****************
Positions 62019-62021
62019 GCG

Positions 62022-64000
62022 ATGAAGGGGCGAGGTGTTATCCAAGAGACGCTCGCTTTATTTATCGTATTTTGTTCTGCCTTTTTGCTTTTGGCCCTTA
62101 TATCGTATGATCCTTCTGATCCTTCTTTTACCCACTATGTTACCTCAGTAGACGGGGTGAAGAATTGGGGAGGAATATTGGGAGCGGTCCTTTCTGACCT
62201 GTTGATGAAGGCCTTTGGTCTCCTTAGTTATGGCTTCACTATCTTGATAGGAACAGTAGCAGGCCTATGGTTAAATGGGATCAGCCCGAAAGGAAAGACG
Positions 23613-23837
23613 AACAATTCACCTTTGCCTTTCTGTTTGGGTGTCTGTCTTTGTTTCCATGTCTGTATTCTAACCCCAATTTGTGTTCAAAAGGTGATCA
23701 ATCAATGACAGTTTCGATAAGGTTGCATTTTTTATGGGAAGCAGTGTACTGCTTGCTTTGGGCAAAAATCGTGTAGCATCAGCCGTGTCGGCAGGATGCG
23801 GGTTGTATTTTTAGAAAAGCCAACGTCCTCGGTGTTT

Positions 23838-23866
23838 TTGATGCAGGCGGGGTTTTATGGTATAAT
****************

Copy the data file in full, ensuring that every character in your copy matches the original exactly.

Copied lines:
Positions 62019-62021
62019 GCG

Positions 62022-64000
62022 ATGAAGGGGCGAGGTGTTATCCAAGAGACGCTCGCTTTATTTATCGTATTTTGTTCTGCCTTTTTGCTTTTGGCCCTTA
62101 TATCGTATGATCCTTCTGATCCTTCTTTTACCCACTATGTTACCTCAGTAGACGGGGTGAAGAATTGGGGAGGAATATTGGGAGCGGTCCTTTCTGACCT
62201 GTTGATGAAGGCCTTTGGTCTCCTTAGTTATGGCTTCACTATCTTGATAGGAACAGTAGCAGGCCTATGGTTAAATGGGATCAGCCCGAAAGGAAAGACG
Positions 23613-23837
23613 AACAATTCACCTTTGCCTTTCTGTTTGGGTGTCTGTCTTTGTTTCCATGTCTGTATTCTAACCCCAATTTGTGTTCAAAAGGTGATCA
23701 ATCAATGACAGTTTCGATAAGGTTGCATTTTTTATGGGAAGCAGTGTACTGCTTGCTTTGGGCAAAAATCGTGTAGCATCAGCCGTGTCGGCAGGATGCG
23801 GGTTGTATTTTTAGAAAAGCCAACGTCCTCGGTGTTT

Positions 23838-23866
23838 TTGATGCAGGCGGGGTTTTATGGTATAAT